An example of iUNU’s computer vision technology for monitoring cannabis and other indoor agriculture operations. iUNU’s cameras and AI monitors minute movements in plants to increase greenhouse efficiency. The company is based in Seattle. (iUNU Photo)
If you happen to be searching for pot sales analytics today, on the annual 4/20 holiday celebrated by marijuana aficionados, look no further than the Pacific Northwest.
Seattle startup Headset, a marijuana retail business data intelligence provider, knows that sales grew by 111 percent on this day last year. POSaBIT, a Kirkland, Wash.-based cryptocurrency company serving the cannabis business, found that dispensaries in Washington, Colorado, and California saw a 91 percent increase in customers during last year’s festivities and a 22 percent increase in average transaction value.
Headset and POSaBIT are just two of countless cannabis-related startups based in cities such as Seattle, Portland, and Vancouver B.C.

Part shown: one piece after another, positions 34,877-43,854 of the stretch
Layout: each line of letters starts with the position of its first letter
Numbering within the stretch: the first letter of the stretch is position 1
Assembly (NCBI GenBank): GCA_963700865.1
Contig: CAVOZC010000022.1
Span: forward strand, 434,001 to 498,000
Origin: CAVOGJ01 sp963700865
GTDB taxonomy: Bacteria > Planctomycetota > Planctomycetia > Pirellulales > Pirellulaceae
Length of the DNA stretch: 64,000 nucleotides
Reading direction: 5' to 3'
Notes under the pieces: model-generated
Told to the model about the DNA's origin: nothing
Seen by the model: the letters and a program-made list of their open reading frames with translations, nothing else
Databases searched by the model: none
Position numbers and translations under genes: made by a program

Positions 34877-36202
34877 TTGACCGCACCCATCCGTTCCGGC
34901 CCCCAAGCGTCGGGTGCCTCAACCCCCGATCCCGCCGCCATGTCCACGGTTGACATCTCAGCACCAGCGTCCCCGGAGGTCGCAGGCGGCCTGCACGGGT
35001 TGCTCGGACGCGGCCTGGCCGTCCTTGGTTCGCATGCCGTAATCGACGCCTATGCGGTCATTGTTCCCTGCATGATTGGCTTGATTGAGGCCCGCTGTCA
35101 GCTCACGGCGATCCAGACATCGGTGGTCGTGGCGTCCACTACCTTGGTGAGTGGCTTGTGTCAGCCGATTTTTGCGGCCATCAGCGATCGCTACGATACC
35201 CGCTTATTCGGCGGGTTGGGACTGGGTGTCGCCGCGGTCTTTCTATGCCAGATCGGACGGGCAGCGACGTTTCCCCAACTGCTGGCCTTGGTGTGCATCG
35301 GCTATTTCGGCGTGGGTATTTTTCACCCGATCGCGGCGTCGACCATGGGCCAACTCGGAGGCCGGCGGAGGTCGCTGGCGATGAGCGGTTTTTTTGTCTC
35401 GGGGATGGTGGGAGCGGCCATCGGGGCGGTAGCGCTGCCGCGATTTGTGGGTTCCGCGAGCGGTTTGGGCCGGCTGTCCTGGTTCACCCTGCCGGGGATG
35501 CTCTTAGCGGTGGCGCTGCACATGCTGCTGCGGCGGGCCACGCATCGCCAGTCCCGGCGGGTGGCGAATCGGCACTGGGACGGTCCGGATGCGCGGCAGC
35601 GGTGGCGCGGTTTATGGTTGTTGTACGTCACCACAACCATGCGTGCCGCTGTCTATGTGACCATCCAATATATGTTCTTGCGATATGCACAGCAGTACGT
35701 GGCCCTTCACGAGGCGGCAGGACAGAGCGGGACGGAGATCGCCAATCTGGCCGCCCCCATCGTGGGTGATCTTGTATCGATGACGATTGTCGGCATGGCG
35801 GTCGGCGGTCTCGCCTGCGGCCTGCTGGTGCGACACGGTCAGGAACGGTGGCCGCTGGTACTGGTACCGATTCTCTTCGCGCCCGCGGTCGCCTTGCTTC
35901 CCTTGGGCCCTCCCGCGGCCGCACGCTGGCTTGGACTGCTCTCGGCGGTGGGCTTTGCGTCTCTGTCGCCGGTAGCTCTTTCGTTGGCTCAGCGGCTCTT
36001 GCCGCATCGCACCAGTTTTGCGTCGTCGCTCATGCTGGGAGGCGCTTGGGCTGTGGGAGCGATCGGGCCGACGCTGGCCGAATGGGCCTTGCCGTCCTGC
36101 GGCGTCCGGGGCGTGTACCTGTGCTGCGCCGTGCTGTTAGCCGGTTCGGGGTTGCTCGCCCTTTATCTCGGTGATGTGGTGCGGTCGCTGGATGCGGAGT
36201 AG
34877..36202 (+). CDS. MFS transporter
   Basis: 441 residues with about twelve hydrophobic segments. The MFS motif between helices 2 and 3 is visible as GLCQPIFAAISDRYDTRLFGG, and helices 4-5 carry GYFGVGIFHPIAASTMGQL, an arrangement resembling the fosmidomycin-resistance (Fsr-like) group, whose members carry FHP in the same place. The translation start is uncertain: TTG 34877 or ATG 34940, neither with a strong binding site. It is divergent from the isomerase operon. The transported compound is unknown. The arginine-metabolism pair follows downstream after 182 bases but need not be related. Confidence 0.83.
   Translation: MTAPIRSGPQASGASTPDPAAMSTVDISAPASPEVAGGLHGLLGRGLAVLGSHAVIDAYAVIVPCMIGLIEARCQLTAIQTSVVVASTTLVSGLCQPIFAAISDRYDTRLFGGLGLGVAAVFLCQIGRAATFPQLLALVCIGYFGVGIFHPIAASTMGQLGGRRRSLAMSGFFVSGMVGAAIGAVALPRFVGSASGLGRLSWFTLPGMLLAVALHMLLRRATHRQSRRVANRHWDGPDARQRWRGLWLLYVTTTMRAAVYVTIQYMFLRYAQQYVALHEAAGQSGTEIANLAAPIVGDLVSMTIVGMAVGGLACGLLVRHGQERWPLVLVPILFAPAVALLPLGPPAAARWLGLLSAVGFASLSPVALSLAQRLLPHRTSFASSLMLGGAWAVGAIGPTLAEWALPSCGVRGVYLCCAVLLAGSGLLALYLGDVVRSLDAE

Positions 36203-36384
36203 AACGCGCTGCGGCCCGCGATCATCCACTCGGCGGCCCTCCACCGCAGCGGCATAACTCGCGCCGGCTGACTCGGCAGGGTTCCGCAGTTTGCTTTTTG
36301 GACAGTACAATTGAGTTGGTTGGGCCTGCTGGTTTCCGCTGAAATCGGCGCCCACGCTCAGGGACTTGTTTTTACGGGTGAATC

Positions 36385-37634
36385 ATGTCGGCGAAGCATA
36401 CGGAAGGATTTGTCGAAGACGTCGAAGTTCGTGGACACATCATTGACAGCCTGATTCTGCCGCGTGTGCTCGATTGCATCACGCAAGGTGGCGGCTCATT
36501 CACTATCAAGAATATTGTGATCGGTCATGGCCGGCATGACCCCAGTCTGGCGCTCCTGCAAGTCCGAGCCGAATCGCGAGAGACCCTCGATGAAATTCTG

Not only has this region been “the epicenter of cannabis culture in North America,” but it is also a “hub for innovative tech companies,” said Tim Leslie, who recently left an executive role at Amazon to become CEO at Seattle-based marijuana discovery platform Leafly.
As a result, Leslie said Seattle is “well positioned” to be a cannabis tech hub. That’s helped along by the Northwest’s granola-crunchy, free-spirited culture, which is also somehow home to a Type-A, finish-it-yesterday tech culture.
“People in this area get it,” said Ryan Hamlin, POSaBIT’s co-founder and CEO. “They understand [cannabis] is a true business opportunity. As I travel around the United States … it blows me away on how the social stigmas and everything around cannabis are so much stricter.”
Hamlin said he loves being in Washington, an epicenter of technical talent thanks to homegrown companies such as Amazon and Microsoft, remote engineering outposts for giants including Google, Facebook, Oracle, Uber, and others,